I know the risks here. I know to keep an eye on my purse, to lock ground floor windows at night, to look both ways before crossing the street. I am in my comfort zone.
Out there, at the lake place, I see daily reminders that I am nowhere near the top of the food chain, that there is no buffer zone of humanity to shield me.
strange scat deposited at the base of the deck one night was likely a
calling card from the Fisher that lurks in the riparian zone. Ambush
hunters, they list unsuspecting city cats as a favourite treat.
Woodtick strip searches have become routine. The risk of Lyme disease may be small, but the ick factor is a powerful driver.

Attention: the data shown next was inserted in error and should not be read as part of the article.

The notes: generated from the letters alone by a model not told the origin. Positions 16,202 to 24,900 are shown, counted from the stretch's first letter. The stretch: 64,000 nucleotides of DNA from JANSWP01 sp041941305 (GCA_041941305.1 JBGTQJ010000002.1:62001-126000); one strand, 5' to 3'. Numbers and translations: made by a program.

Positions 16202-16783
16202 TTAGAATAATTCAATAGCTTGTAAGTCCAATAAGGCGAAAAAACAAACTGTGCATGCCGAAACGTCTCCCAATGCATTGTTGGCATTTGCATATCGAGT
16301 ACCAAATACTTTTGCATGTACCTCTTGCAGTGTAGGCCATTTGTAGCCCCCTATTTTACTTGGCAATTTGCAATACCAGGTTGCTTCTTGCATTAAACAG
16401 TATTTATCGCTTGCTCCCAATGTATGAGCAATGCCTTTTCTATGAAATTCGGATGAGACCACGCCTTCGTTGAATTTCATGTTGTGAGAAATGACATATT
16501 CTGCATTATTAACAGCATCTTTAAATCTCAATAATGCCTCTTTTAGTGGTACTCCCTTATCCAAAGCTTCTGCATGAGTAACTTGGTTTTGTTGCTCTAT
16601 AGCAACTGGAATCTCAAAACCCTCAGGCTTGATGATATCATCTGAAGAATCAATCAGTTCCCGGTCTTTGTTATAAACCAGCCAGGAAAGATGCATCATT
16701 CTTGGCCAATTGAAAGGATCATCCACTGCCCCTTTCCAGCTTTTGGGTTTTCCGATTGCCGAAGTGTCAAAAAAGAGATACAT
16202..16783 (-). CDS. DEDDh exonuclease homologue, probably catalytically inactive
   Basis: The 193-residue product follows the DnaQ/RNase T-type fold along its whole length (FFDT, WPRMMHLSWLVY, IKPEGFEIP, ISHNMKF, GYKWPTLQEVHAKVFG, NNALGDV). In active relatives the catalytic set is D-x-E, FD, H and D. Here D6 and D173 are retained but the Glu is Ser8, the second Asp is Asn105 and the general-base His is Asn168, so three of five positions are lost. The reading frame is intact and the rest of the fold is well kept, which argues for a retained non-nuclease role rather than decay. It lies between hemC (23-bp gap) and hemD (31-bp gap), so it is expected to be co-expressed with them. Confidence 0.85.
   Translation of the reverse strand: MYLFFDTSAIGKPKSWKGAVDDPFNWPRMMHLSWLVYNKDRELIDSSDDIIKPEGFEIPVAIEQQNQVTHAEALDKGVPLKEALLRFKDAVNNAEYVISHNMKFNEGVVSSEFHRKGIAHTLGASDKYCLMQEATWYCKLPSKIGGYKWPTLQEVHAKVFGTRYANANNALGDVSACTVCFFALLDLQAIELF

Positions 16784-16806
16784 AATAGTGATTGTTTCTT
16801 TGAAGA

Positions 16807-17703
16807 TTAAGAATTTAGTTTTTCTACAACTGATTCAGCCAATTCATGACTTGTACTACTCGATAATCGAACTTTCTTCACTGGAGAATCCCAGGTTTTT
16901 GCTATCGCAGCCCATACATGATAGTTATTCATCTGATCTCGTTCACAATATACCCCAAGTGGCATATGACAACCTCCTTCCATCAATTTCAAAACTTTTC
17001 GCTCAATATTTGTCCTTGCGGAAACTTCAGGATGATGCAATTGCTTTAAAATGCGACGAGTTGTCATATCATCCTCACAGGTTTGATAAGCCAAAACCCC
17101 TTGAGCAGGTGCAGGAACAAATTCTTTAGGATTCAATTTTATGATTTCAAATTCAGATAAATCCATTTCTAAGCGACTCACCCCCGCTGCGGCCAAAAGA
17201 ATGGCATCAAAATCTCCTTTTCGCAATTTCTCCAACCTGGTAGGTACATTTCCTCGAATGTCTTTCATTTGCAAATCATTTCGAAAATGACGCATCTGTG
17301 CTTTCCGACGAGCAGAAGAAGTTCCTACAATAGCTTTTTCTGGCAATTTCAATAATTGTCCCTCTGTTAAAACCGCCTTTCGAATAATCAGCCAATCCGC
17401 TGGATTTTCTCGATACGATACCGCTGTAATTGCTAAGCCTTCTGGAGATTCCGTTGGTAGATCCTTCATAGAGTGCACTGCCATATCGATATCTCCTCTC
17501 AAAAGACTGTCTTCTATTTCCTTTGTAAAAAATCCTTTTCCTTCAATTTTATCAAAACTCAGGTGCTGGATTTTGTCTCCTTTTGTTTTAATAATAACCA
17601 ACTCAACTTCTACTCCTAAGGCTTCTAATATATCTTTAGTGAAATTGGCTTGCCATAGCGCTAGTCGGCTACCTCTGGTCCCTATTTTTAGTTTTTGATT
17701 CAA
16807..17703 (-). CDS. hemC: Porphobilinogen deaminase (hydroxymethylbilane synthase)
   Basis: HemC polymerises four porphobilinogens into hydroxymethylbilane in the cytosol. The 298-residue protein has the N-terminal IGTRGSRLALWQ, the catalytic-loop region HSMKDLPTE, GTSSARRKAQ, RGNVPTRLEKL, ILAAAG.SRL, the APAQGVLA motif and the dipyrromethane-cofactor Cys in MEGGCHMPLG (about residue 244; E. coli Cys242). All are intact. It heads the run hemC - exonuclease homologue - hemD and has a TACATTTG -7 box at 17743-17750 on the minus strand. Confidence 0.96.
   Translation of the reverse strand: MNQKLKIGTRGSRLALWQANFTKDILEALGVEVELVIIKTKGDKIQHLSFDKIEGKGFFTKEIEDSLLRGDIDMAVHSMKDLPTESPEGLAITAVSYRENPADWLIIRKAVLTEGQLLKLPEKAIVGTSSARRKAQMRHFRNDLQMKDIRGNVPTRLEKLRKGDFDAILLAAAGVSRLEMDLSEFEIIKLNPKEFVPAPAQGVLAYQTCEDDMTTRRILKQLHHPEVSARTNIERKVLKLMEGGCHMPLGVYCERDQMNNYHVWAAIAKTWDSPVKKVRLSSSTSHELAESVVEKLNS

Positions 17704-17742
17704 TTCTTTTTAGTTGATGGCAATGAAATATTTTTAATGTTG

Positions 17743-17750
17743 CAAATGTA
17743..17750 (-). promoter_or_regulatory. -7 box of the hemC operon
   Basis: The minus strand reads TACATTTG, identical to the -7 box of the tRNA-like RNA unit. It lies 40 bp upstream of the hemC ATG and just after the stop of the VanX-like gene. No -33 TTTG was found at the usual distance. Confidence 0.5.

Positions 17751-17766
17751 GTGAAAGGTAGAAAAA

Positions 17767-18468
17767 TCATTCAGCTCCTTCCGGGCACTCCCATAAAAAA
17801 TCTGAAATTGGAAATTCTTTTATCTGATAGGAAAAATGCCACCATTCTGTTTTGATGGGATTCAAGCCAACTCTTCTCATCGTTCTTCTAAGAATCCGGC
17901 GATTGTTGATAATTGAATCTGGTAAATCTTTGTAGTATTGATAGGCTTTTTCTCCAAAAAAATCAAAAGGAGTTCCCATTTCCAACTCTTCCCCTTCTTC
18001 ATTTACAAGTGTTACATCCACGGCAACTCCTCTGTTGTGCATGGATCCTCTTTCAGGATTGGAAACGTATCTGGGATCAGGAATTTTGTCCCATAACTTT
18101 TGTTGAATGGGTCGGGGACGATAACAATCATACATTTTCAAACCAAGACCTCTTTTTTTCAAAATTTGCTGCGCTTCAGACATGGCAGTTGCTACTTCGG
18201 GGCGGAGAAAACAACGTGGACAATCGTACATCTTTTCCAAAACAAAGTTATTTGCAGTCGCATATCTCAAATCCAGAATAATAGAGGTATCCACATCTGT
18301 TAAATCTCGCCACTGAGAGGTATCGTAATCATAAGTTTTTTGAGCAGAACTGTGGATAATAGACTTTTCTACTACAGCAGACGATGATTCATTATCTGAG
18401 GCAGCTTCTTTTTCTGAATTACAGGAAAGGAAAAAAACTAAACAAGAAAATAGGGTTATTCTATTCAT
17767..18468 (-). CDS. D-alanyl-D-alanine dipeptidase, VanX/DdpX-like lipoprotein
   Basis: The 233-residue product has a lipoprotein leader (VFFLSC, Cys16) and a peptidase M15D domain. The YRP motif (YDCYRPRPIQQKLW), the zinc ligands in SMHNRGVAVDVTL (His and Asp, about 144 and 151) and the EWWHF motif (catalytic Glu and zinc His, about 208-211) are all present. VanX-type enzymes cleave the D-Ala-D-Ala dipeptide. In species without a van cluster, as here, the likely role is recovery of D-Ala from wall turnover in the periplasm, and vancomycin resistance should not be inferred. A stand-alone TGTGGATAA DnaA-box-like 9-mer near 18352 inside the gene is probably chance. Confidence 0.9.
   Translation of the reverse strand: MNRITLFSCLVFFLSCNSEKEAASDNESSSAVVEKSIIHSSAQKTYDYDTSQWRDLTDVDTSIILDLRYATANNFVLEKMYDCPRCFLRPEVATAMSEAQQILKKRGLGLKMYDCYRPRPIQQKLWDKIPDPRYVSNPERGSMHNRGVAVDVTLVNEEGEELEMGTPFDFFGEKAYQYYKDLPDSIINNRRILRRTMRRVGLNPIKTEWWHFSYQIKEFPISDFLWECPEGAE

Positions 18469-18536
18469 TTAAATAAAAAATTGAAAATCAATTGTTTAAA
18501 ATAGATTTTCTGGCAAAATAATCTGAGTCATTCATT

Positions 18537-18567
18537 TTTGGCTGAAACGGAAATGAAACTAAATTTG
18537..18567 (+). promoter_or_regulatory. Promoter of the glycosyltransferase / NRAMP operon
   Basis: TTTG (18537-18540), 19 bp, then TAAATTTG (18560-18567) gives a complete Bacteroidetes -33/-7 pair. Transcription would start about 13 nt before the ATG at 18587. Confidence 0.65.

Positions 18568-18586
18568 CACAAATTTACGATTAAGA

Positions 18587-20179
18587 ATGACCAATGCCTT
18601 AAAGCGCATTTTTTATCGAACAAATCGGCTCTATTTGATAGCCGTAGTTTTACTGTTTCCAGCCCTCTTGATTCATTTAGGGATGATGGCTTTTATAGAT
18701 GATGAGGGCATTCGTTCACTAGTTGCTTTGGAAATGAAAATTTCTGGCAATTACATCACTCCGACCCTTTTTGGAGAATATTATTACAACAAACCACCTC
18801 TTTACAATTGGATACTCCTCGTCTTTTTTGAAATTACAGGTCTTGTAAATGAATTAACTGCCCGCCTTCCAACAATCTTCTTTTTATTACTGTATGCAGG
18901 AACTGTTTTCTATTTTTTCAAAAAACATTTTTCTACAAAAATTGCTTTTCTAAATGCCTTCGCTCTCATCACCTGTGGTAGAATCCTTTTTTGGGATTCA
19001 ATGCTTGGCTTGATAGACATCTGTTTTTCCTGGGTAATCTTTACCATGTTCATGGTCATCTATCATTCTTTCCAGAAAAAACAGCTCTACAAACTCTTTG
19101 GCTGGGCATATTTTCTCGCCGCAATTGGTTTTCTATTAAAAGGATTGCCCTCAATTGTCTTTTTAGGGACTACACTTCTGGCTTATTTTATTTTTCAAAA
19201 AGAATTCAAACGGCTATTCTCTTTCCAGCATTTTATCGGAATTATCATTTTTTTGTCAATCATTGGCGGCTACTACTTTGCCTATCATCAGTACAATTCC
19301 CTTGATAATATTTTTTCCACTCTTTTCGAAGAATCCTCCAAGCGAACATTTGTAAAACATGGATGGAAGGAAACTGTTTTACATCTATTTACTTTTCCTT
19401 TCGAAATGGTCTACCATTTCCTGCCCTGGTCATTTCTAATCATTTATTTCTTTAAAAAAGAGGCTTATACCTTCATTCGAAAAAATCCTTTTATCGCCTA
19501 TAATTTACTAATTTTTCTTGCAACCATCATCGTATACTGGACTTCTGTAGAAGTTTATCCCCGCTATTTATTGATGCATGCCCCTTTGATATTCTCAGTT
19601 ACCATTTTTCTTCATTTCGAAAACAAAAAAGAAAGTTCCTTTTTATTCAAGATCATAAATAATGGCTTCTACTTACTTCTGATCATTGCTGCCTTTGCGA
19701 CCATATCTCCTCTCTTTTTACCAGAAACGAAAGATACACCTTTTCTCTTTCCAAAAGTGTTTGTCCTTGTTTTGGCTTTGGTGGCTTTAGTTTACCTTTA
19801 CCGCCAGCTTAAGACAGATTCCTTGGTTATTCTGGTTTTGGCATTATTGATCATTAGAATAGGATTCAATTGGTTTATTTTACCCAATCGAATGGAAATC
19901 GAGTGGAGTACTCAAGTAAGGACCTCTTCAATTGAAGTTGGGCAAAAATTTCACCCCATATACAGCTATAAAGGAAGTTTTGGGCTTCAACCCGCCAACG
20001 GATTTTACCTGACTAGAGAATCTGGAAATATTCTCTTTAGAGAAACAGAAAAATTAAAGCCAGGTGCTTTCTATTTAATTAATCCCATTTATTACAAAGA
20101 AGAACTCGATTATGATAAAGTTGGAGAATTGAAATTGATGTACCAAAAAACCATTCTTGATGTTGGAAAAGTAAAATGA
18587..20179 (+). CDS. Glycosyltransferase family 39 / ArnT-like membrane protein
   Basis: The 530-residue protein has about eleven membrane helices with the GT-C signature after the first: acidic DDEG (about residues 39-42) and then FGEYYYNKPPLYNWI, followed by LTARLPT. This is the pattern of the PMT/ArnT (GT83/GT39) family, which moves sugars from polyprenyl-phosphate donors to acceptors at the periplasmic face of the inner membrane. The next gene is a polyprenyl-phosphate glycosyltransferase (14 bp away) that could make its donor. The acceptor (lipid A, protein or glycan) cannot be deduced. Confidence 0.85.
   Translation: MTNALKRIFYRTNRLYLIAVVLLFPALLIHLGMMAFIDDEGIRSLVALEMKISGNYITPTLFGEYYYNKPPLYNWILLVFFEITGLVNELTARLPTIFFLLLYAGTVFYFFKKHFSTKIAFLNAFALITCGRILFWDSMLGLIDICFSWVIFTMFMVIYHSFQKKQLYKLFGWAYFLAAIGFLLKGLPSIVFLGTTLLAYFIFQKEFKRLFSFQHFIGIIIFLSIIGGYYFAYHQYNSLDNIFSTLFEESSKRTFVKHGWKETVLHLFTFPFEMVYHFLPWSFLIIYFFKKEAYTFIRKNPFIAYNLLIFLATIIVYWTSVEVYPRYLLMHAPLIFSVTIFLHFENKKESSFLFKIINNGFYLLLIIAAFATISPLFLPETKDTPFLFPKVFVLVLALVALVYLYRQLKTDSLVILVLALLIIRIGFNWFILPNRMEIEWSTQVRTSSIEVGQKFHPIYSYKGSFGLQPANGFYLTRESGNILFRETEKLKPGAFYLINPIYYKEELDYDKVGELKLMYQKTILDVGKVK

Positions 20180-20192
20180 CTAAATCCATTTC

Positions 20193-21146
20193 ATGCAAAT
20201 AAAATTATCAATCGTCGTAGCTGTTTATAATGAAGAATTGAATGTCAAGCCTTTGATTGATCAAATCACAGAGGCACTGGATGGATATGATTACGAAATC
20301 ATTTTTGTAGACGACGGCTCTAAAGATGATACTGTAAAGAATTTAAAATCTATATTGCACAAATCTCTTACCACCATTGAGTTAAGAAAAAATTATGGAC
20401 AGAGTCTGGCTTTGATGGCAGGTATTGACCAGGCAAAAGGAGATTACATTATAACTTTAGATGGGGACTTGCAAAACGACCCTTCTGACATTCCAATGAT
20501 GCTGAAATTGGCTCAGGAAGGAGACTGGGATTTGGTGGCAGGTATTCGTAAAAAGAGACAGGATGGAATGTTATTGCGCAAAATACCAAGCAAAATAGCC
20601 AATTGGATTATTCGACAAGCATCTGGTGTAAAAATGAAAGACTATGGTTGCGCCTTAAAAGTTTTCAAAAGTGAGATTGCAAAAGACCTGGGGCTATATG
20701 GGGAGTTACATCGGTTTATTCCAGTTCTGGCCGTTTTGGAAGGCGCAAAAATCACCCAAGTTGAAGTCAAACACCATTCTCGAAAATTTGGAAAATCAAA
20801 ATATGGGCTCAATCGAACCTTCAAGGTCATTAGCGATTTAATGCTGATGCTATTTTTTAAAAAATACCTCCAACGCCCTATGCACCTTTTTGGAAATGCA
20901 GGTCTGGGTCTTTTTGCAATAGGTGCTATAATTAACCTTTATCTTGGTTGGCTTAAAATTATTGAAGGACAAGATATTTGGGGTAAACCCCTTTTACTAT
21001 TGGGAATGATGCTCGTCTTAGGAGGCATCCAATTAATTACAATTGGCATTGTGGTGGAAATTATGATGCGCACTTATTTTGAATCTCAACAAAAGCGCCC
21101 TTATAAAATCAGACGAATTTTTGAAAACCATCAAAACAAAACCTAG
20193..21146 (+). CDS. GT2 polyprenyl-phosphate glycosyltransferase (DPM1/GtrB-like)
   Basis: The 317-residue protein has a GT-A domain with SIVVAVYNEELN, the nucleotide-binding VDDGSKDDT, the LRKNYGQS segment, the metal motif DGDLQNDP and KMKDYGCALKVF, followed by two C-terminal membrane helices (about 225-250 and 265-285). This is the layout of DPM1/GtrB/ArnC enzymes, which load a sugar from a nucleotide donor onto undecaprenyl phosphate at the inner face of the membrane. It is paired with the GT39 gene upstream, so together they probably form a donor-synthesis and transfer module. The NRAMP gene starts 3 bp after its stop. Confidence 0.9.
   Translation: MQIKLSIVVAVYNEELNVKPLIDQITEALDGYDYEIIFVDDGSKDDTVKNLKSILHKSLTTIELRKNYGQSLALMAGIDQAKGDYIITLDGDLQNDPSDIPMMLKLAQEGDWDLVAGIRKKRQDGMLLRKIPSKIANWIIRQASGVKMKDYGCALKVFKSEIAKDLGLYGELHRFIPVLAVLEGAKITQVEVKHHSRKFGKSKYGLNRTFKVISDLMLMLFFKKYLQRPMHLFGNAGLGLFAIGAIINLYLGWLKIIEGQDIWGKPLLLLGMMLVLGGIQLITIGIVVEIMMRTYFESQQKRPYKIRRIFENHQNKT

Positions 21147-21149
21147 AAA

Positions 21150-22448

Emptying mouse traps in the crawl space and cleaning up the detritus of their late-night parties takes on the urgency of a level 4 biohazard lab. Work gloves and tea towels tied over faces fill in for hazmat suits. I count off the days since exposure and watch for symptoms of Hantavirus.
This is black bear country. Locals talk matter-of-factly about bear encounters. They know what the scat looks like, they instinctively know how to park so that the truck is always between themselves and any black bears who may be feeding on the Saskatoon bushes. To the black bear who sauntered through the yard last year and swam effortlessly across the lake, we are a minor annoyance, nothing but a mosquito buzzing around her living room.
Back home, in bed after another ten hour trek across the prairies, I lie for a few minutes before drifting off, grateful for the faint glow of the street lights, comforted by warm pinpoints of light radiating from windows across my neighbourhood. In the distance, the soft lullaby of traffic lulls me to sleep.